Why does the nurse in Medea say she prefers not to be great?

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accessteacher | High School Teacher | (Level 3) Distinguished Educator

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Euripides had a tradition of not just supporting the cause of women, but also of slaves, and it is interesting that in some ways the Nurse in this play is presented as being the most sensible and wisest of all characters. It is she who observes what is going on around her and what is happening to her mistress, Medea, and concludes that it is much better for people to live a normal life than try to live a life that is special or extraordinary. Note what she says after witnessing the life of royalty:

Ruthless is the temper of royalty:
How much better to live among equals.
Let me decline in a safe old age.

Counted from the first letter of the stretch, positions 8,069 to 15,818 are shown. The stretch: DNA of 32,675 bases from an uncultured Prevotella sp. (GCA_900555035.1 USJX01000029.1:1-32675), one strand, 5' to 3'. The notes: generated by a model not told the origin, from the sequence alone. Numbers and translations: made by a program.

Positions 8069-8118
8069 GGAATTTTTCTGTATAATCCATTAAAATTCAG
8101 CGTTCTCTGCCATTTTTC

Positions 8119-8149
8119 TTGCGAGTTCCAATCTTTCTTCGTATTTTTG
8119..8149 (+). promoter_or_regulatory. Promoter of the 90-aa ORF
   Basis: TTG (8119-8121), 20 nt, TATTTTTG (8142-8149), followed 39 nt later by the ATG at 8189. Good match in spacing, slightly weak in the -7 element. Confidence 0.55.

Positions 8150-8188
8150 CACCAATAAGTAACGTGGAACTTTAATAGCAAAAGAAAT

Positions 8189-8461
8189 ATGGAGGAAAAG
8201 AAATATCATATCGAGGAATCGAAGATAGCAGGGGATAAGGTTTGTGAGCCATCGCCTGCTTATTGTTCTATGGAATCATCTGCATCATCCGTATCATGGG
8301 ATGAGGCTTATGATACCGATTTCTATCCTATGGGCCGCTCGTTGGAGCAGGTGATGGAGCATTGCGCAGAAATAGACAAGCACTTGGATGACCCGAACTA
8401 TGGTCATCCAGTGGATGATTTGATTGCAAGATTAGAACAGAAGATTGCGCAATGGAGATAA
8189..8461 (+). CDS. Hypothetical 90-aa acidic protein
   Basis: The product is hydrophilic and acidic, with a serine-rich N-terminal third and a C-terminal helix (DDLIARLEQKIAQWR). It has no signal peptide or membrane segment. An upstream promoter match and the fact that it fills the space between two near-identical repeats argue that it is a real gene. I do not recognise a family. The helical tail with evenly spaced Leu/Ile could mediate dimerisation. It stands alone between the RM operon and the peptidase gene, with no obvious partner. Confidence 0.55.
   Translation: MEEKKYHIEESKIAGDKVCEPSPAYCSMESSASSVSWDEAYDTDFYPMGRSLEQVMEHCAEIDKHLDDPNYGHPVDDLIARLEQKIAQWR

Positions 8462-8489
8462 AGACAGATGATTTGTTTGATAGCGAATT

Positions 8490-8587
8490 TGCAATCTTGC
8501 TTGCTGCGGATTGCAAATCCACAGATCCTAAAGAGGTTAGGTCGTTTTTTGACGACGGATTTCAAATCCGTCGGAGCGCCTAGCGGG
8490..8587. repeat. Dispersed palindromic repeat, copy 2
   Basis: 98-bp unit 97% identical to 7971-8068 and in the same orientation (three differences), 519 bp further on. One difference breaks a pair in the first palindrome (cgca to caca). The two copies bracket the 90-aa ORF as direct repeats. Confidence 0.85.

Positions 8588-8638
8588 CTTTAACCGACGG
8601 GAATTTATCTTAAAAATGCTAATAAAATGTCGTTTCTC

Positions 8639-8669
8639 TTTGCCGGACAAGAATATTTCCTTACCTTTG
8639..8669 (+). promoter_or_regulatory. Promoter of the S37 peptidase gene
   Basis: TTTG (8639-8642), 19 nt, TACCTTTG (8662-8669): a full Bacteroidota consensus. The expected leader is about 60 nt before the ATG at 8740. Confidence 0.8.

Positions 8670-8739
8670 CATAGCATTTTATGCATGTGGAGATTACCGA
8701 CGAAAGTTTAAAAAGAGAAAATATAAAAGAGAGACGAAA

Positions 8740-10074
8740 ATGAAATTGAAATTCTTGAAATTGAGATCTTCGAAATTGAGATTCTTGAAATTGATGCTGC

To the Nurse, from what she has observed, she recognises that to live a life of privilege is only to face a life that is above all else "Ruthless," as is shown through the way that Medea is treated by Jason. Her words therefore are incredibly wise. It is much safer to "live among equals" than to try and live a life that is defined by great status, prestige or wealth. Her prayer is to be allowed to "decline in safe old age," which shows she values a simple but uneventful life over one that others might feel they desire. This is a very sage example to follow in today's world, where we crave celebrity culture and all wish that we might be catapulted into stardom. It is clear the Nurse would have some very strong words indeed to say about such a desire. 

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